Alzheimer's disease (AD) is the most common neurodegenerative disorder, and its incidence is relatively high among elderly people, affecting about 1-2% of the population between 60-65 years old and rising dramatically (about 30%) in people aged 80 years or older (Selkoe, 2002). Nowadays, considering the increasing mean life-span of populations in developed countries, the disease is becoming more and more a health concern, and the search for an effective cure has turned into"a real need".Common signs of AD are difficult to be recognized at the onset of the pathology, primarily because endogenous mechanisms tend to compensate the initial neurodegenerative process. However, when symptoms appear, structural brain damage is already extended and is accompanied by the progressive and relentless deterioration of cognitive functions, which lastly culminate in severe memory loss and dementia. From a biochemical point of view, the typical neuropathological hallmarks of AD range from synaptic/neuronal loss in several areas of the brain, such as the neocortex and hippocampus, to the formation of senile plaques, mainly composed of the neurotoxic amyloid-β peptide (Aβ). According to the well-consolidated "amyloidogenic cascade hypothesis", the pathogenetic mechanism that drives cognitive decline in AD seems to be triggered by the aberrant processing of the amyloid precursor protein (APP) by β-secretases, that diverts from the physiological cleavage of APP, and that leads to the anomalous accumulation of the noxious Aβ peptide within the brain, culminating in the formation of aggregates within the surrounding brain parenchyma and progressive neuronal death. However, while the exact causative factors that lead to the abnormal Aβ processing in AD remain largely unknown, unanimous consensus claiming that environmental agents act as potential contributing factors to aggravate AD pathogenesis seems to have been reached. Indeed, evidences from our laboratories have strongly suggested that exposure to a broadly used metal, aluminum, may actually promote and (maybe) accelerate the amyloidogenic pathway by increasing oxidative stress mechanisms, reducing antioxidant defense response, and finally by affecting the expression of AD- and stress-related molecules, thereby speeding up the overall degenerative process in AD (Castorina et al., 2010; Giunta et al., 2014). As said, it is therefore of paramount importance to discover new effective drugs able to address this unmet medical need. For the purpose, at least two main routes are available: (1) identify new potential targets to develop drugs able to slow down or arrest disease progression; (2) shed more light into those "old" molecules that have demonstrated proven efficacy in ameliorating many aspects of cognitive deterioration in a number of neurodegenerative conditions but that have been "left apart" because scientific evidences were apparently controversial. Since the first option may appear the most desirable, many would think this choice is the most appropriate. Unfortunately it is not, and on the contrary, it is the slowest track and the less likely to give the expected results for many reasons. For instance, if an effective molecular target is identified, the steps that would lead to the production of a readily available drug to test into clinical trials are really tortuous, and often not feasible. According to a study conducted by Enna and Williams (2009), only very few high-affinity ligands for potentially attractive molecular targets progress to further evaluation as future drug candidates, and most of these "fortunate ligands" will be even reduced in number after undergoing a series of necessary screening tests. In other cases, molecules directed to specific targets are simply difficult or even impossible to be synthesized as administrable drugs or produce a series of severe side effects. Therefore, despite being a challenging route, the second option to revisit "old drugs" to produce new and more selective drugs remains the most feasible.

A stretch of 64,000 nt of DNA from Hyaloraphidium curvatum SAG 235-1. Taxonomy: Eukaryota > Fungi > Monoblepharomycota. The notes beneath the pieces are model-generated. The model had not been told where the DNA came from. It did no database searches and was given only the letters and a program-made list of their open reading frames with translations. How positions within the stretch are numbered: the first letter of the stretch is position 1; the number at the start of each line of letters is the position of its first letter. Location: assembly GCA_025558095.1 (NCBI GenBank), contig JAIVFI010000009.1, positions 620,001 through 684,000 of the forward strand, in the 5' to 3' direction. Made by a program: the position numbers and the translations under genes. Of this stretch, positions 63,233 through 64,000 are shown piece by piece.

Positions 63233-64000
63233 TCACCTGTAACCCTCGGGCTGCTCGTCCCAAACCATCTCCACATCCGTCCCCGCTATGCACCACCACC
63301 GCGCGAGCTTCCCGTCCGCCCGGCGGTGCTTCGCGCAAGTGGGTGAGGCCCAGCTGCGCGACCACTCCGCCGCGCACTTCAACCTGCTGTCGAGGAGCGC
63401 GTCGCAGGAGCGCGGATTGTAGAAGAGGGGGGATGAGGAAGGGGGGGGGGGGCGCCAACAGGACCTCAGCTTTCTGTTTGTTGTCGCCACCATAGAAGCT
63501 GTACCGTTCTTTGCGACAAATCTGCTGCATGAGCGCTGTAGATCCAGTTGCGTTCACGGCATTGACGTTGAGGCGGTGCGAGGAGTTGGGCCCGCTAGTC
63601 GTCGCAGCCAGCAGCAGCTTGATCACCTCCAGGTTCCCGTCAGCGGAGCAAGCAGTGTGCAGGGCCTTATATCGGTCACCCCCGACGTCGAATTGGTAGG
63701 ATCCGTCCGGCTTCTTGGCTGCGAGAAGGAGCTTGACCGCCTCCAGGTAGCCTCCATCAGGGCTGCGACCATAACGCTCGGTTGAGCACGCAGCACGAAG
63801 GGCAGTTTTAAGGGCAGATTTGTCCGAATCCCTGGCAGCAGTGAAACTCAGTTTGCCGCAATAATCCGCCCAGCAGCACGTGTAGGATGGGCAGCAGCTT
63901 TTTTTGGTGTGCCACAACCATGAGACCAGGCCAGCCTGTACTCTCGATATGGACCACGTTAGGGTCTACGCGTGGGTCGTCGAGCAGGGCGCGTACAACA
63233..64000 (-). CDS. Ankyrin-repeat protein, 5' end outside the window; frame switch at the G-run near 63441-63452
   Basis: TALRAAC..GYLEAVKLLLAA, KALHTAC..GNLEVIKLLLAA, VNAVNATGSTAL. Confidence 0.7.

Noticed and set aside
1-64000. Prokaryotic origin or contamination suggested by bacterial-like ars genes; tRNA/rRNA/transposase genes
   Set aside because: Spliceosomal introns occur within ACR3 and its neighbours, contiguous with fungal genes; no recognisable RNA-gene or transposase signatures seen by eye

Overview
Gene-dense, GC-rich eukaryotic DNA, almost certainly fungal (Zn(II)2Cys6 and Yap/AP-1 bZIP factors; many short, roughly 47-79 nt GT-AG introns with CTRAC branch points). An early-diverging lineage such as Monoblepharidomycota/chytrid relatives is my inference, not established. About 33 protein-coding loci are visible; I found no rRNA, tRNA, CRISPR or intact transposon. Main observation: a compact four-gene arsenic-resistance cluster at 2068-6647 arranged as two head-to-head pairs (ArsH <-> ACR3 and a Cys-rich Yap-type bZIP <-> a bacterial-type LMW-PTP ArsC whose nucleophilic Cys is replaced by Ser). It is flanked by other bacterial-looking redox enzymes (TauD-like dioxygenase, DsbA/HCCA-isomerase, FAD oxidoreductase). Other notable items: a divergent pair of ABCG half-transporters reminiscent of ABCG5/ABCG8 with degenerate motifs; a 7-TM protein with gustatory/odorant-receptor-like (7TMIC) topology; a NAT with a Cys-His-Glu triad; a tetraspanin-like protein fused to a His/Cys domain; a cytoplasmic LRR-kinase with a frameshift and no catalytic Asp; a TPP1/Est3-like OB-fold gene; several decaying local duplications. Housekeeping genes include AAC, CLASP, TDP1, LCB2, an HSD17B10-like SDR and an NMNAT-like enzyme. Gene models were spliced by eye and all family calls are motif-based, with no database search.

Many epidemiological studies have shown that the habitual consumption of moderate quantities of the worldwide consumed psychoactive drug caffeine through drinking diet produces long-lasting benefits to memory function in both healthy and diseased brains. Such benefits include reduced memory decline caused by physiological aging but also reduced risk to develop dementia and AD, suggesting its potential therapeutic use. But where do caffeine beneficial effects arise from?